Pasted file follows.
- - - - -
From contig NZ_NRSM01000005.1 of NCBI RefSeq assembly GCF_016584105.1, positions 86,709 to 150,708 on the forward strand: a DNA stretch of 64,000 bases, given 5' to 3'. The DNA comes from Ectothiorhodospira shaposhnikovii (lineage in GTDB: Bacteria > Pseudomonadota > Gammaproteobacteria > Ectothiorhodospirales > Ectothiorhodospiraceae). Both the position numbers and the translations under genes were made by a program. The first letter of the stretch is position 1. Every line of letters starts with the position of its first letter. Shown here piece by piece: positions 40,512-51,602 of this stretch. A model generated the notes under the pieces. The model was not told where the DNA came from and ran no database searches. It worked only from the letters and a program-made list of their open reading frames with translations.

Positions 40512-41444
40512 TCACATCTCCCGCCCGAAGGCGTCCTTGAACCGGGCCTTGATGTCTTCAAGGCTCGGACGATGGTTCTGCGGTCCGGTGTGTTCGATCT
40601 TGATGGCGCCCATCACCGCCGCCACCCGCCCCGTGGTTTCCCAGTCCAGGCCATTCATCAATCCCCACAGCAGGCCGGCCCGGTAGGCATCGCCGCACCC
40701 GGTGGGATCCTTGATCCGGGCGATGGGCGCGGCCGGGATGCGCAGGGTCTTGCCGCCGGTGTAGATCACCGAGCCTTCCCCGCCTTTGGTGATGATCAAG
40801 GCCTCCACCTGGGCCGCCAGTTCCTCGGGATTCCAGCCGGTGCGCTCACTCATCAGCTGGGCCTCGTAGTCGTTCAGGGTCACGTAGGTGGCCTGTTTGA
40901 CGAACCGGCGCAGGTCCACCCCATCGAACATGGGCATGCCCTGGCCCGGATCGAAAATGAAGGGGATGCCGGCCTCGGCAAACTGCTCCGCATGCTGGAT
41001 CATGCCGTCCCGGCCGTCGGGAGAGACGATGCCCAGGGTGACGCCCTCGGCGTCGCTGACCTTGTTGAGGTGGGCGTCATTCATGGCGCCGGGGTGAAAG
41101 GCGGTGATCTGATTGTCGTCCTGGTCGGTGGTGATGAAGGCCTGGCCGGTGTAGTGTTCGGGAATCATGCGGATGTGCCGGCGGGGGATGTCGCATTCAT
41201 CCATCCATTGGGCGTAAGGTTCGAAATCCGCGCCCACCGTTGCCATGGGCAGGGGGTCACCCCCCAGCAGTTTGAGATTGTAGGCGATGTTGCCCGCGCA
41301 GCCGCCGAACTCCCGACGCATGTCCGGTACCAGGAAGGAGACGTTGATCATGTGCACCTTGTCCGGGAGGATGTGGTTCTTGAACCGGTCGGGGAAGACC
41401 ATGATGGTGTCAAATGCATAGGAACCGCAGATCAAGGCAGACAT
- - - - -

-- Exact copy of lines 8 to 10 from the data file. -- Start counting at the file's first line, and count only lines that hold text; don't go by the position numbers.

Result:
41001 CATGCCGTCCCGGCCGTCGGGAGAGACGATGCCCAGGGTGACGCCCTCGGCGTCGCTGACCTTGTTGAGGTGGGCGTCATTCATGGCGCCGGGGTGAAAG
41101 GCGGTGATCTGATTGTCGTCCTGGTCGGTGGTGATGAAGGCCTGGCCGGTGTAGTGTTCGGGAATCATGCGGATGTGCCGGCGGGGGATGTCGCATTCAT
41201 CCATCCATTGGGCGTAAGGTTCGAAATCCGCGCCCACCGTTGCCATGGGCAGGGGGTCACCCCCCAGCAGTTTGAGATTGTAGGCGATGTTGCCCGCGCA